Inspired by New York Times columnist William Safire's wacky predictions for the new year, I submit the following list of my own, which may or may not be less plausible than Safire's.
I invite your own implausible predictions in the comments below.
1. A senior administration official, speaking on condition of anonymity, describes another unnamed senior administration official as a "whiner who doesn't have the balls to go on record." A third senior administration official, speaking on condition of being referred to only as "a senior administration official, but not the one you're probably thinking of" was said to have further details about the dispute but could not share them at this time. A fifth senior administration official was unavailable for comment.
2. None of the 43 domestic house cats that attacked Senate Majority Leader Bill Frist, R-Tenn., tests positive for rabies — leaving doctors puzzled as to what caused the spontaneous, vicious attack by the otherwise docile animals. Frist is expected to make a full recovery, as is Rep. Don Young, R-Alaska. Young was severely injured earlier in the year when he was trampled by a herd of caribou.
3. Also expected to make a complete recovery is Vice President Dick Cheney, who collapsed at the start of a televised debate from what a spokesman later characterized as a "very, very, very minor heart attack." Debate moderator Brit Hume of Fox News accuses Cheney's opponent, Democratic vice presidential nominee Valerie Plame, of deliberately provoking the attack. Green Party candidate Ralph Nader criticizes the debate as "illegitimate" because his running mate, commentator and former speechwriter Pat Buchanan, is not invited to participate.
4. Tully Bascomb, Count of Mountjoy and prime minister of the alpine Duchy of Grand Fenwick, declares his intention to become "a very nasty dictator" and to pursue weapons of mass destruction. "I should think I'm rather a prime candidate for pre-emptive regime change," Bascomb wrote in a letter to U.S. president George W. Bush, offering to step down and end his "tyrannical rule" in exchange for $8.7 billion in American reconstruction funds. "A relative bargain," the count wrote. A senior administration official, speaking on condition of anonymity, says the administration is split over the proper response, with Secretary of Defense Donald Rumsfeld advocating invasion and Secretary of State Colin Powell arguing that Grand Fenwick is merely a fictional country up to its old tricks.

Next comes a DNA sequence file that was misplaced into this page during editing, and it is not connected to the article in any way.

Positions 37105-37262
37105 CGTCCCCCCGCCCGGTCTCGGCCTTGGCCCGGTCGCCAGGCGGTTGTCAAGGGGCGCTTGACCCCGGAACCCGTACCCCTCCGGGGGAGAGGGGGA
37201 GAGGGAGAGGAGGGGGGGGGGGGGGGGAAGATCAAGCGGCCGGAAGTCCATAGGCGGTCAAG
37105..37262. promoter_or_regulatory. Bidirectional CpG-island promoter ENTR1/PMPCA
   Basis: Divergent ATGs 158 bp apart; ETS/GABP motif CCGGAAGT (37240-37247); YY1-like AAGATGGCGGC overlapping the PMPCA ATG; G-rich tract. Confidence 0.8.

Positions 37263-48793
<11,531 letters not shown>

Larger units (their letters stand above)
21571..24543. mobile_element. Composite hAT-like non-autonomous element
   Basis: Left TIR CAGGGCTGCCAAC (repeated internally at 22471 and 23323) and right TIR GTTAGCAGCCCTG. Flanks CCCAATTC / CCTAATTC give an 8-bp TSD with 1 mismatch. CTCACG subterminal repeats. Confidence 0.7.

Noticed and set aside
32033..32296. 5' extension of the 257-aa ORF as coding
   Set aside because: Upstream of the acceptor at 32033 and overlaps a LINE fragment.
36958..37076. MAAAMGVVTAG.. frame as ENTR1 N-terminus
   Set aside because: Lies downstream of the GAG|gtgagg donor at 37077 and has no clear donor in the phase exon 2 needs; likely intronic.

6. American Enterprise Institute resident scholar John R. Lott and his longtime friend and admirer Mary Rosh are married in what friends describe as a "quiet, if unconventional, ceremony."
7. A divided Supreme Court rules that the recently renamed "Life Spirit" detention camp in Guantanamo Bay is not on U.S. soil and therefore, "not subject to any earthly jurisdiction and certainly not to the establishment clause of the First Amendment." Charles Colson, whose Prison Fellowship organization began administering the camp in June, praises the decision as a vindication of Life Spirit's practice of "unforced, but very, very strongly encouraged conversion."
8. House Majority Leader Tom DeLay defends as "aggressively constitutional" his plans for an unprecedented third redistricting in his home state of Texas. "Constitution's where I got the idea for it," DeLay said, referring to his controversial proposal to reapportion the state's congressional map by counting "certain parties" as only three-fifths of a person.
9. The Diebold company again releases a statement reassuring the public that it's electronic voting machines are "100 percent secure." The statement is prompted when the surprise winner of the Democratic presidential primary in Maryland turns out to be a previously unknown write-in candidate named "SUPRPHREAKR373."
10. "Appalling," "grotesque" and "strangely compelling" are just some of the words used to describe the private sex video, widely circulated on the Internet, of Federal Reserve Chairman Alan Greenspan and his wife, NBC correspondent Andrea Mitchell. The video confirms that Greenspan is a man of immense, er, influence on Wall Street, as financial analysts study the tape in minute detail, trying to discern from the randy Randian's every ecstatic grimace and moan the subtle signs that may indicate a coming shift in monetary policy. Investors, buoyed by the chairman's evident good health, help send the Dow back over 9,000.